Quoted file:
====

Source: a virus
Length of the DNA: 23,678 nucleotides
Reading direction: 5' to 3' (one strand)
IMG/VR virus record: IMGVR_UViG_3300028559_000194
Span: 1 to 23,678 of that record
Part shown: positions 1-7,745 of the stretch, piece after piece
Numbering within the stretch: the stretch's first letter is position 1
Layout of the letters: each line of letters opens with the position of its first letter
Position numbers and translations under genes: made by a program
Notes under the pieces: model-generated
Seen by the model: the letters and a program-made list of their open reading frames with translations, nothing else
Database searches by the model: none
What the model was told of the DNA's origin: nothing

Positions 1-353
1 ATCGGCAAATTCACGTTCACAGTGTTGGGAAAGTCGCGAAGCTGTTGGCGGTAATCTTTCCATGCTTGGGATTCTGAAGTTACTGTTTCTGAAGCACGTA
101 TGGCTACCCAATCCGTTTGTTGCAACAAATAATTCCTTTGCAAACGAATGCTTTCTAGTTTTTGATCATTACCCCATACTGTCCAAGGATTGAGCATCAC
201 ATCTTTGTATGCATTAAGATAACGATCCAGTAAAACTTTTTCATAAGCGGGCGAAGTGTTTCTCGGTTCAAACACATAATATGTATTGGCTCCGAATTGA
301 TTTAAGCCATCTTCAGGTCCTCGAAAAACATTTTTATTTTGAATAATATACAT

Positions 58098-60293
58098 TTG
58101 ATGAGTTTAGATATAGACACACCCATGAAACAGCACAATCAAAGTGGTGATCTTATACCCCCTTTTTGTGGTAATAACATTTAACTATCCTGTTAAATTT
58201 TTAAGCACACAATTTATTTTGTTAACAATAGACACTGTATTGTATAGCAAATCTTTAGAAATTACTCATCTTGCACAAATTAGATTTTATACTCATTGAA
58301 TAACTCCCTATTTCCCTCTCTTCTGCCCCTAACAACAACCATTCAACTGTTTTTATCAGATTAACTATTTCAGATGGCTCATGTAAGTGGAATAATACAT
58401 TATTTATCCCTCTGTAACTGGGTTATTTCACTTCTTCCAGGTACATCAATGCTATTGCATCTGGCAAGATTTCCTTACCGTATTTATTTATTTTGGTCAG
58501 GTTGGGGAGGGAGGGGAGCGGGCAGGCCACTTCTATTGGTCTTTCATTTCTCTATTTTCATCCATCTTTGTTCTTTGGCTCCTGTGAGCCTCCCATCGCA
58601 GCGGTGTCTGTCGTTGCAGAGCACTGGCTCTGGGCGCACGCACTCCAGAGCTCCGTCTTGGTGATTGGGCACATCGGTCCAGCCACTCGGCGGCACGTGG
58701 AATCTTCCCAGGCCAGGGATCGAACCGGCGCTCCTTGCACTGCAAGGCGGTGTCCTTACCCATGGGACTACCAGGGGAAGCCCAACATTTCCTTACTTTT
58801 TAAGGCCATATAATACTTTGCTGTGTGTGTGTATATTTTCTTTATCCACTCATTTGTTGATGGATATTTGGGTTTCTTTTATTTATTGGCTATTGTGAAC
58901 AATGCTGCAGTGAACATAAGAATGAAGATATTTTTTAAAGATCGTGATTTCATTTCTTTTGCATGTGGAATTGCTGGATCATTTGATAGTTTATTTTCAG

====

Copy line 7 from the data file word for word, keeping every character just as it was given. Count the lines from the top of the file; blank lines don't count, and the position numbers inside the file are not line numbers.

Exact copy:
Numbering within the stretch: the stretch's first letter is position 1